Presence of Racism and Discrimination within Canadian Institutions

October 27, 2020

Honourable senators, I rise today to speak to Senator Plett’s inquiry. I would like to begin by thanking Senator Plett for initiating this much-needed inquiry into the presence of racism and discrimination within Canadian institutions.

Indeed, examples of continued bias against Black, Indigenous, Muslim, Jewish and other racialized people across our country are unfortunately endless. To believe that the Canadian Multiculturalism Act is sufficient in binding us together is proof of our institutional leaders’ privilege.

This is especially true in regard to the lack of consensus on a definition of systemic racism in Canada. Might I add that this is certainly not from a lack of scientific research on the topic but rather an unwillingness to see inequality. For example, Carol Tator and Dr. Frances Henry, who are among Canada’s leading experts in the study of racism, defined systemic racism over a decade ago as the:

. . . laws, rules and norms woven into the social system that result in an unequal distribution of economic, political, and social resources and rewards among various racial groups.

The continued rise of Islamophobia in Canada is a perfect example of commonplace racism and the dangers associated with the absence of specific legislation. A downtown Toronto mosque was recently closed after receiving multiple violent and offensive threats by email. Unfortunately, this is not an isolated case, following repeated acts of vandalism, public harassment and the stabbing of a volunteer mosque caretaker.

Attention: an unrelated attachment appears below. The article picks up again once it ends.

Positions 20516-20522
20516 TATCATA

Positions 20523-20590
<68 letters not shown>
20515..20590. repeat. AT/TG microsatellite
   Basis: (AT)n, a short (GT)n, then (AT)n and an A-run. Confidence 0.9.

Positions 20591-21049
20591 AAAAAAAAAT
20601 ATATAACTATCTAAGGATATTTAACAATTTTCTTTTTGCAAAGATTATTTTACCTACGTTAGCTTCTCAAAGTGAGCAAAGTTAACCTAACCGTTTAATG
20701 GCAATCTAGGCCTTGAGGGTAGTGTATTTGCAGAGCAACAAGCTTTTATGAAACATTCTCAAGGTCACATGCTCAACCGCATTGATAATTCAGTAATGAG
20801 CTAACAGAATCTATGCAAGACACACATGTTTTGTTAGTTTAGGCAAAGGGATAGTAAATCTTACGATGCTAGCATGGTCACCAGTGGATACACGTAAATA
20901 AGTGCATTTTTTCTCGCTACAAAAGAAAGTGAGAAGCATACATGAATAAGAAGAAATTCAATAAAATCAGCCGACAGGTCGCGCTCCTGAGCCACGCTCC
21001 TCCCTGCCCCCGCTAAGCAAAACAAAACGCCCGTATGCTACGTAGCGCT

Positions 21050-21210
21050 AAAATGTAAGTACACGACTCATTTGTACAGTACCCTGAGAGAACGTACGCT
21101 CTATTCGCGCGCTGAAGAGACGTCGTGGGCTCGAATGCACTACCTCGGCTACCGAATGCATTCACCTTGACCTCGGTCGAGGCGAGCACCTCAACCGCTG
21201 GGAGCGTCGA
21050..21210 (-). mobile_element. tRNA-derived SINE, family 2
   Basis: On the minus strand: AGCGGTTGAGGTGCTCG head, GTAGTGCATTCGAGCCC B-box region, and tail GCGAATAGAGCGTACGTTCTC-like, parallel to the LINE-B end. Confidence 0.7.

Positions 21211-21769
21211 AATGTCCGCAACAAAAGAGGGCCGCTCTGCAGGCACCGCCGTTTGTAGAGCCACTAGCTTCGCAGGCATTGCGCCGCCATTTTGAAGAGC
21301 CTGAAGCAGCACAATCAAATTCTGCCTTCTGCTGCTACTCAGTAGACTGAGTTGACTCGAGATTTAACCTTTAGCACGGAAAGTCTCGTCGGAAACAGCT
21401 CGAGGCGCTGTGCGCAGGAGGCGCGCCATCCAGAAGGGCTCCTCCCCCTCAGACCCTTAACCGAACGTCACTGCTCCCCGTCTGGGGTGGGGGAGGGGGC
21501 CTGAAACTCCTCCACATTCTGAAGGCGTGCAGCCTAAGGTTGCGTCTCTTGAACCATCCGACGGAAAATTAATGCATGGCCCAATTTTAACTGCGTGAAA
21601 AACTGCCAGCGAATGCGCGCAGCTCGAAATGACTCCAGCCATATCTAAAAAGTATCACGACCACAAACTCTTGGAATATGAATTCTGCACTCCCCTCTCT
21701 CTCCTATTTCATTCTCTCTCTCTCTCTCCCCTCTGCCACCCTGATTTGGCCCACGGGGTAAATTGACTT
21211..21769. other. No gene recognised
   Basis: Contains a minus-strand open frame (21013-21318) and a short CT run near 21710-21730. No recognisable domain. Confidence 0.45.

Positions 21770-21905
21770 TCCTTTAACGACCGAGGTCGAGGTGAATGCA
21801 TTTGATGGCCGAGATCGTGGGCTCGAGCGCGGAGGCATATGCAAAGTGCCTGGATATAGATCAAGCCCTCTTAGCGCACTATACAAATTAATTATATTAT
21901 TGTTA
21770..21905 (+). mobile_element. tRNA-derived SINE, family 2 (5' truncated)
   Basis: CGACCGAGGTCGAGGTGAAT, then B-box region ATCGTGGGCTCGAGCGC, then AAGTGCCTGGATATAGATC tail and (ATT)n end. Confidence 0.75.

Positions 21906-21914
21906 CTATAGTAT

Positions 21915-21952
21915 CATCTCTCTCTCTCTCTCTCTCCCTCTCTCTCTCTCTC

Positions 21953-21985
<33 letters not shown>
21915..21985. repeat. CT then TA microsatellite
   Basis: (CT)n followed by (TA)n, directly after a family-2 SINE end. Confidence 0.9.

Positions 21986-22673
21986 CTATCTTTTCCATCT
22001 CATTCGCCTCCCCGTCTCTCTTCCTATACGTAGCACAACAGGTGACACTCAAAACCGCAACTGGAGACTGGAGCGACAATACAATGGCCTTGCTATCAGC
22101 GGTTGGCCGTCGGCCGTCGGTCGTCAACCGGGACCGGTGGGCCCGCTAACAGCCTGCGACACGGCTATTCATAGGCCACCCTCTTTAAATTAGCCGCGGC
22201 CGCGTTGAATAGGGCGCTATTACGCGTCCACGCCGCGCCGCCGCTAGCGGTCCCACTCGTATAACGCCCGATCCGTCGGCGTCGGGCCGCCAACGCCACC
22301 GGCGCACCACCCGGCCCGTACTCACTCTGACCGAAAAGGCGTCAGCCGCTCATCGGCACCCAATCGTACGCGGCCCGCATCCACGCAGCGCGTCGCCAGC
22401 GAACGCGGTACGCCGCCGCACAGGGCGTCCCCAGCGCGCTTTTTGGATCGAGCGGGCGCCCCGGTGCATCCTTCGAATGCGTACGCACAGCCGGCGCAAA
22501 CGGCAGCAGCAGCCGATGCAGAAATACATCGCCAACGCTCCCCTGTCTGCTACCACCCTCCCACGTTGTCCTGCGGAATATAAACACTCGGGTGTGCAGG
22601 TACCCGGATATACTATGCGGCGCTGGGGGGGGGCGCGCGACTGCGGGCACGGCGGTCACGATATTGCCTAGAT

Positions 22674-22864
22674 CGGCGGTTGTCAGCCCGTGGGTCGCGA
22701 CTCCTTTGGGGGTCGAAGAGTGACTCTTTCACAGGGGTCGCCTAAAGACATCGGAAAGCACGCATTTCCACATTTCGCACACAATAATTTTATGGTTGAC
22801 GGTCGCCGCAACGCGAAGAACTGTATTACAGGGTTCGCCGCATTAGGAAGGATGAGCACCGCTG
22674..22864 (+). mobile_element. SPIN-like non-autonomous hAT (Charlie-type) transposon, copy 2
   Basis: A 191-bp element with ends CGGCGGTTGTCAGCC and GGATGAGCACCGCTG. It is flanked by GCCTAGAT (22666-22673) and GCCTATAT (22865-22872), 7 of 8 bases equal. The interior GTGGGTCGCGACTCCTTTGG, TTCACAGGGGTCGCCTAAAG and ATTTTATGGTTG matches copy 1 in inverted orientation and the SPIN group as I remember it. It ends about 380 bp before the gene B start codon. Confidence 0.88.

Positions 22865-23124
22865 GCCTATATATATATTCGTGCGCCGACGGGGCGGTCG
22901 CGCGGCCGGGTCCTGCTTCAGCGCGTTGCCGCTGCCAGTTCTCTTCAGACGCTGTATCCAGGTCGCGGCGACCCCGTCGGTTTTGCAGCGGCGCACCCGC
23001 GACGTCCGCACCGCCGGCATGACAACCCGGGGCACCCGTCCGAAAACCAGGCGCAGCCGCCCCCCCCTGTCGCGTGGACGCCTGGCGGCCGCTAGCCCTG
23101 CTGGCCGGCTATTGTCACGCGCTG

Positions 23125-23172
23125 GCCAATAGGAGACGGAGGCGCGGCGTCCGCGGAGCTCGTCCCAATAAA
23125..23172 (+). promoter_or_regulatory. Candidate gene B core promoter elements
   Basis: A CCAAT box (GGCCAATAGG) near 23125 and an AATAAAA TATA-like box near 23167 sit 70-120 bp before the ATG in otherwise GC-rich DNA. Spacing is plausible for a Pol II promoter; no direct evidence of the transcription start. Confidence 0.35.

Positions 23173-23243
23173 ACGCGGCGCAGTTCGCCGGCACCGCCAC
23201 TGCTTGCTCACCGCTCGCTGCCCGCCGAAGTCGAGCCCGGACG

This rise in religious intolerance isn’t a new phenomenon. The software company Cision documented a 600% rise in hate speech using hashtags such as #banmuslims and #siegheil on social media in 2016. More recently, social media platforms have been used to spread Islamophobic disinformation, exacerbated by the pandemic, suggesting that Muslims are spreaders of COVID-19.

Acts of anti-Semitism are also on the rise, with violent attacks against the Jewish community increasing by 27% across Canada in the last year, and 62.8% in Ontario alone. Condemning hate groups is important, but it needs to be followed with serious action. As Canadians, we should be able to visit our places of worship without any fear.

Chinese-Canadians have also been subjected to a sharp increase in hate, with 600 incidents of anti-Asian racism being reported since the emergence of COVID-19. An Angus Reid poll found that half of the Chinese-Canadians surveyed had been victims of hate speech as a result of COVID-19, and 43% reported being threatened and intimidated.

These hate crimes do not happen in a vacuum. They are the result of unchecked prejudices, acts of bias and discrimination. It is the responsibility of all Canadians to stop hate around them. If we’re intervening only when there are actual threats and acts of violence, it’s already too late.

Honourable senators, it is our duty to protect all Canadians with clear and precise legislation; legislation that must be implemented. Otherwise it’s just a piece of paper. As experience shows, any lack of clarity may be interpreted as a licence for violence. Thank you.


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